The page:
I’ve watched you shave a dozen times in that mirror, peel away the charcoal dusting on your chin and cheeks, your hand steady under the rapid buzzing hum. I know I do not understand the honor sweeping in the stitch of your uniform, the memory of dry desert dust in the grooves on the bottom of your boots. I’ve listened to your stories of the Middle East. I hear how the deep pitch in your voice once tuned the ears of 200 soldiers under your command. I remember when you gave your bronze star to little Sam, how he beamed at meeting a real soldier, and how you were moved to silence when you heard he had passed from his cancer.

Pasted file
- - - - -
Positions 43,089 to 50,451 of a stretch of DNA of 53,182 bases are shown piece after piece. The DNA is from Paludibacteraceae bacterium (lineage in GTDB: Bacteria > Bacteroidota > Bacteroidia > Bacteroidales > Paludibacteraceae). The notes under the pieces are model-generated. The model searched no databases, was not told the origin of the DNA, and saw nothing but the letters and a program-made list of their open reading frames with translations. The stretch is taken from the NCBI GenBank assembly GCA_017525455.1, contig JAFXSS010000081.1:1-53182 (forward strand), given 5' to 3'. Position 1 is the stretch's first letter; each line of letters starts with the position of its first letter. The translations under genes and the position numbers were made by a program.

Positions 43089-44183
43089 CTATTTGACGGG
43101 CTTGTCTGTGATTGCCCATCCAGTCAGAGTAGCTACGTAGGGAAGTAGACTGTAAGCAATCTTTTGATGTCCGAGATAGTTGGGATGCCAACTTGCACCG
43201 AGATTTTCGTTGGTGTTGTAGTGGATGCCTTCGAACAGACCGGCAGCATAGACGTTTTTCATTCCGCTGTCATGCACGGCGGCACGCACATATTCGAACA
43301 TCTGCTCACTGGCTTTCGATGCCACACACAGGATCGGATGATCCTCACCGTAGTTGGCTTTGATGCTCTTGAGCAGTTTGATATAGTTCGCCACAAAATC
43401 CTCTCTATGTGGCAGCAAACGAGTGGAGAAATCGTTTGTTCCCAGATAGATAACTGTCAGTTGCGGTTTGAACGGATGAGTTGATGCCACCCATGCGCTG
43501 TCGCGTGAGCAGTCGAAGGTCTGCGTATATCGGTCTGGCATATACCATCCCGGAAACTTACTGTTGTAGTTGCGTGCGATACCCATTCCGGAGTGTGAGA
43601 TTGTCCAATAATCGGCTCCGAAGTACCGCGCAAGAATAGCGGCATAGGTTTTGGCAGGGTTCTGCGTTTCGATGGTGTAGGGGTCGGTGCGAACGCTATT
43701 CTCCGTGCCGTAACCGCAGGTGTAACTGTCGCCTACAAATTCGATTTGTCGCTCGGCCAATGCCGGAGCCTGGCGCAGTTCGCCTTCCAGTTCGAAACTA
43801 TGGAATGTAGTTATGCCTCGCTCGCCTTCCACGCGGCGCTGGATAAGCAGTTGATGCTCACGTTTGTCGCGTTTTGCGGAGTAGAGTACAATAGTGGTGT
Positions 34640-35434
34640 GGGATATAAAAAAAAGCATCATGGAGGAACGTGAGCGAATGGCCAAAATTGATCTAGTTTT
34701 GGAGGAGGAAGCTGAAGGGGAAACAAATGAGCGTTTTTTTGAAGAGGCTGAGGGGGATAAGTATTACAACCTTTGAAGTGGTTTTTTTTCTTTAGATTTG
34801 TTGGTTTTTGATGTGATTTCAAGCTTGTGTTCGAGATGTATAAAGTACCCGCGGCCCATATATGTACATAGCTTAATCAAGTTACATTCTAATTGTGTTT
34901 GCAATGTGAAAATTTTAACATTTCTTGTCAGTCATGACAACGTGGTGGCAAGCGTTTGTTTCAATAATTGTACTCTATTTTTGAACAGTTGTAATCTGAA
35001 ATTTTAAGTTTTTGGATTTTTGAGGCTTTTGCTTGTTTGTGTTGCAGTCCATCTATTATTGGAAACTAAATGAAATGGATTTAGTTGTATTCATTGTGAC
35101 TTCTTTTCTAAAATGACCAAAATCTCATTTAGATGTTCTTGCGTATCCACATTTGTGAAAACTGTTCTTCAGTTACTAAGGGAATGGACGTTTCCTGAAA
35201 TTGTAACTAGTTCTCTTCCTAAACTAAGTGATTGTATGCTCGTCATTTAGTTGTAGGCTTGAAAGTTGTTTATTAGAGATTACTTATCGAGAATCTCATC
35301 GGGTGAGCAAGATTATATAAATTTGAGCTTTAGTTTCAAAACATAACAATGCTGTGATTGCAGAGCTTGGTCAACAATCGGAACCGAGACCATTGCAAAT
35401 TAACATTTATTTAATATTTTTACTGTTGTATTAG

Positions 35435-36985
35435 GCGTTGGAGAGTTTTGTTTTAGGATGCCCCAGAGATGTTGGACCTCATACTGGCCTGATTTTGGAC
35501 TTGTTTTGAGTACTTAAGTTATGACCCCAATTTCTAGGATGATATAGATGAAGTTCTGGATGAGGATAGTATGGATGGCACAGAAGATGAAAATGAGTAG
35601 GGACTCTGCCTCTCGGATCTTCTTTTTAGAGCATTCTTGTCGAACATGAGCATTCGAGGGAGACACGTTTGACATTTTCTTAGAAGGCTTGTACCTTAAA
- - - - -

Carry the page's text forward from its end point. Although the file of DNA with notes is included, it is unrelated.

I do not understand your inner conflicts pressed in the seams of your collar. I do not always understand your pride, or your subtle shift in demeanor when you wear your uniform. But I do understand your commitment to service, your enduring strength.
I watch the mail daily, scan the bold blue letters tucked in the corner. I didn’t know you knew I was watching, counting each day grace. You say, “it will come certified.” But as the anxious world stirs around us, I get the sense we’re on borrowed time.